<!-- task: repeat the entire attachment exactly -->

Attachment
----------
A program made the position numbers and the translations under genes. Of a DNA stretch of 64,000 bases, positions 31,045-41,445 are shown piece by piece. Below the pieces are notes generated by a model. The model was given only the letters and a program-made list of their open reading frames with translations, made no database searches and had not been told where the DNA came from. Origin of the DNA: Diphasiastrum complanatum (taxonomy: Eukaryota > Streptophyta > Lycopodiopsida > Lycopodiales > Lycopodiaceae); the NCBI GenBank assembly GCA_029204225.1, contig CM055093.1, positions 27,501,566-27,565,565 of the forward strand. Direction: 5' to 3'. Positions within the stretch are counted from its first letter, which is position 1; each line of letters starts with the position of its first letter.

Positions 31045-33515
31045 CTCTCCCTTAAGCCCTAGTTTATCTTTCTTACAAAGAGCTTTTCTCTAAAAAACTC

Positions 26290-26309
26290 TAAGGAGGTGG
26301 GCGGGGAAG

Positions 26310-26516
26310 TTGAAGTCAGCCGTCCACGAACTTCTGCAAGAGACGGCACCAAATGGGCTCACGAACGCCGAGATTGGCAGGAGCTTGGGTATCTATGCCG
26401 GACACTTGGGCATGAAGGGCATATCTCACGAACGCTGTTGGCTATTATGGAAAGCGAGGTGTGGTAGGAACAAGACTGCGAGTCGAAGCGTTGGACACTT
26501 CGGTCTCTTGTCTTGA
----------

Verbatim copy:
A program made the position numbers and the translations under genes. Of a DNA stretch of 64,000 bases, positions 31,045-41,445 are shown piece by piece. Below the pieces are notes generated by a model. The model was given only the letters and a program-made list of their open reading frames with translations, made no database searches and had not been told where the DNA came from. Origin of the DNA: Diphasiastrum complanatum (taxonomy: Eukaryota > Streptophyta > Lycopodiopsida > Lycopodiales > Lycopodiaceae); the NCBI GenBank assembly GCA_029204225.1, contig CM055093.1, positions 27,501,566-27,565,565 of the forward strand. Direction: 5' to 3'. Positions within the stretch are counted from its first letter, which is position 1; each line of letters starts with the position of its first letter.

Positions 31045-33515
31045 CTCTCCCTTAAGCCCTAGTTTATCTTTCTTACAAAGAGCTTTTCTCTAAAAAACTC

Positions 26290-26309
26290 TAAGGAGGTGG
26301 GCGGGGAAG

Positions 26310-26516
26310 TTGAAGTCAGCCGTCCACGAACTTCTGCAAGAGACGGCACCAAATGGGCTCACGAACGCCGAGATTGGCAGGAGCTTGGGTATCTATGCCG
26401 GACACTTGGGCATGAAGGGCATATCTCACGAACGCTGTTGGCTATTATGGAAAGCGAGGTGTGGTAGGAACAAGACTGCGAGTCGAAGCGTTGGACACTT
26501 CGGTCTCTTGTCTTGA